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Bloomberg: Shell Says SEC Rules on Gas-to-Liquids Reserves Are `Untested’

Bloomberg: Shell Says SEC Rules on Gas-to-Liquids Reserves Are `Untested’

Posted 17 June 04

July 16 (Bloomberg) — Royal Dutch/Shell Group, Europe’s second-largest oil company, said a $5 billion natural gas project in Qatar marks an “untested area” that may require talks with U.S. regulators to recognize the reserves in its books.

The venture to convert gas into diesel and other fuels is almost 10 times the size of the largest such plant in existence. Shell is counting on Qatar to help recover proven reserves, which the company on Jan. 9 said had been overstated for years. The Securities and Exchange Commission has the strictest definition of what can be included in an oil company’s accounts.

“It’s an untested area,” said Andrew Brown, Shell’s head of the Qatar project, when asked if the reserves count under SEC rules. “It’s an area where the SEC will have to make decisions how they are to be treated.”

The outcome at Shell, based in London and The Hague, may reverberate throughout the industry. Exxon Mobil Corp., ConocoPhillips, ChevronTexaco Corp. and Sasol Ltd. are planning to spend $23 billion on similar so-called gas-to-liquids projects in Qatar. Exxon Mobil’s $7 billion project was announced Wednesday.

When Shell introduced the Qatar venture in October, then- chairman Philip Watts, 59, said the company may begin recognizing the Qatari gas in its books in 2005. The project would have a “serious impact on gas reserves,” he said then.

Watts was ousted March 3 in connection with the reserve overstatements and replaced by Jeroen van der Veer, 56. Shell calls Qatar a “legacy” project, a cornerstone of the century-old company’s future.

Internal Review

“Booking of GTL reserves is an untested area which is subject to a current internal review,” said Lisa Givert, a Shell spokeswoman in London. “Prior to making any booking decisions, we expect to consult with external parties, which may include direct communication with the SEC.”

After reducing its proven reserves at the end of 2002 by 23 percent this year, Shell’s holdings in 2003 equaled 10.2 years of production, less than 13.5 years at Exxon and 13.8 years at BP Plc, according to Bear, Stearns & Co. Inc. in a May 25 note.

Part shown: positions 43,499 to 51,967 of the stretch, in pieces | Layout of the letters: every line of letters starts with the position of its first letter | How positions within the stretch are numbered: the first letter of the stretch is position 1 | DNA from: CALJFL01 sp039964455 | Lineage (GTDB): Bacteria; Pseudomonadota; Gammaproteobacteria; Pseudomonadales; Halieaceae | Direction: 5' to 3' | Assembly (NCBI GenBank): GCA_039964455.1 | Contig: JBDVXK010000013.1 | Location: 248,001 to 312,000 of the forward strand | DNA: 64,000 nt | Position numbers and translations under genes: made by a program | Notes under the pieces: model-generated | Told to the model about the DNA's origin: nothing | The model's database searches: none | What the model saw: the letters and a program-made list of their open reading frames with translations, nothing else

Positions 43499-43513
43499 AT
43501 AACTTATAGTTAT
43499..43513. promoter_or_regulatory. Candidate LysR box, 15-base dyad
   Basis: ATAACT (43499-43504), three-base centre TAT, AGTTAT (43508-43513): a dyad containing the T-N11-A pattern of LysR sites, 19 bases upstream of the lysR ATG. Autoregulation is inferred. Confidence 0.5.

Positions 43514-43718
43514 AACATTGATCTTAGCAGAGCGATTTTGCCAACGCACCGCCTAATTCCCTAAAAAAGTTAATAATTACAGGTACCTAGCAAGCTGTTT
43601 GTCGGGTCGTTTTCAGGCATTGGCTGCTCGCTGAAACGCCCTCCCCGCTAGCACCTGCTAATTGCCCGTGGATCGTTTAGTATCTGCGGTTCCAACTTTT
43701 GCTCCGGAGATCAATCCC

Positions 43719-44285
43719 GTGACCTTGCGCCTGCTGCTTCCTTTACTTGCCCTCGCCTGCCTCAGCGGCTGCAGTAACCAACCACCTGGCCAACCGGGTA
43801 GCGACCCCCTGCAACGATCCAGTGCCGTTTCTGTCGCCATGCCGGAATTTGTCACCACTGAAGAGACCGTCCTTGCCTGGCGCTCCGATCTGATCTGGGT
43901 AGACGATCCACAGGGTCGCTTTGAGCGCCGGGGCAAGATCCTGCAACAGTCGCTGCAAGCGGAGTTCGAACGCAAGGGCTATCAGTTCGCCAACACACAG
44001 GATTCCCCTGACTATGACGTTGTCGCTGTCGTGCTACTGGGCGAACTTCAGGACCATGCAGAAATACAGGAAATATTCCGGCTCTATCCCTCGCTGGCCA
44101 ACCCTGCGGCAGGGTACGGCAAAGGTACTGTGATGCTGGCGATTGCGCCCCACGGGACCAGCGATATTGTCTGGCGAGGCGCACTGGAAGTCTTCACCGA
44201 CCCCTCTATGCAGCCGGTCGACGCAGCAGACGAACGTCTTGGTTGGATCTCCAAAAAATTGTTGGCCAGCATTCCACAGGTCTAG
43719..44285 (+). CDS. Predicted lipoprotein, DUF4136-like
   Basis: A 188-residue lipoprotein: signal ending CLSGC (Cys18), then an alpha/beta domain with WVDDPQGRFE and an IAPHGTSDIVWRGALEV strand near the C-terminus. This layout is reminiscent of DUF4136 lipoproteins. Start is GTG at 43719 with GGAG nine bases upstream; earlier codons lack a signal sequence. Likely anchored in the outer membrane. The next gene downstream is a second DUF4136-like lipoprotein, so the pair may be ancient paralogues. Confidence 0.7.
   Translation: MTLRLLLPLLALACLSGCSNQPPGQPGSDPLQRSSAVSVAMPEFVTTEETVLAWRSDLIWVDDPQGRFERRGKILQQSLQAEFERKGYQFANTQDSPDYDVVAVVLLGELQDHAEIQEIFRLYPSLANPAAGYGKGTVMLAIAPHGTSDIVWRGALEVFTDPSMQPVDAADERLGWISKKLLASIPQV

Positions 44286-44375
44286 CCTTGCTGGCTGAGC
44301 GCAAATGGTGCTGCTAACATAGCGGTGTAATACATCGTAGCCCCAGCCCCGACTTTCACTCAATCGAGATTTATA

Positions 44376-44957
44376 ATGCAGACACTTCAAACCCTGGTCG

The shares of Shell Transport & Trading Co. in London, representing 40 percent of the parent company, have declined 3.8 percent so far this year, lagging an 8.6 percent rise at BP and an 11 percent advance at Exxon. Shell traded at 399.75 pence, unchanged, at 8:55 a.m.

The SEC defines proven oil and gas reserves as those that can be produced “with reasonable certainty.” For example, the SEC requires signed sales contracts, approved authorizations for spending, environmental permits and other documents.

SEC spokesman John Heine in Washington declined to comment on whether reserves from gas-to-liquids projects counted as proven reserves. He also wouldn’t comment on any talks with Shell.

Unusual Oil Source

SEC rules prohibit booking reserves as proven from those defined as unconventional projects. For instance, Shell mines oil from tar sands at the $4.4 billion Athabasca project in Alberta and has to record those reserves separately.

Malcolm Brinded, head of Shell’s oil and gas unit, in a March interview in London said Shell wouldn’t add the reserves to its books this year. The company may make a final investment decision — one of the criteria used to designate reserves as proven — on the project next year, he said.

Shell’s reserve reductions have led to probes by the SEC and Justice Department, the ouster of Watts and two other top executives, and investor lawsuits. The Anglo-Dutch company’s U.S. listing requires filings to regulators there.

Oil consultants who have studied the issue said the gas at a gas-to-liquids project can be booked with the SEC.

“The produced gas that can be used for feedstock for the GTL process is viable for a reserve booking,” said Gary McGilvray, chief executive of DeGolyer and MacNaughton, a Houston-based consultant that has given independent estimates of reserves since the 1930s.

`Profitable’ Project

Shell and Qatar last week signed a development and production- sharing agreement to build the plant, which it said may cost as much as $6 billion. The profitability of the project won’t change whether or not Shell books reserves, analysts said.

“The economic benefit is not going to be any different whether they book reserves or not,” said Tony Alves, an analyst at KBC Peel Hunt Ltd. in London. “With oil prices where they are, I would have thought it’s quite profitable.”

Shell’s Pearl GTL project will tap the world’s largest gas field, the North field, and convert the gas into naphtha and other fuels. In addition to producing 1.6 billion cubic feet of natural gas output a day, Shell also will pump more than 60,000 barrels of gas condensate and natural gas liquids.

Shell will pay the entire cost of the project and be repaid from its subsequent output under an agreement that runs for more than 20 years from the start of production.

To contact the reporter on this story:

Alex Lawler in London [email protected].


To contact the editor on this story:

Tim Coulter at [email protected]

Last Updated: July 16, 2004 04:31 EDT

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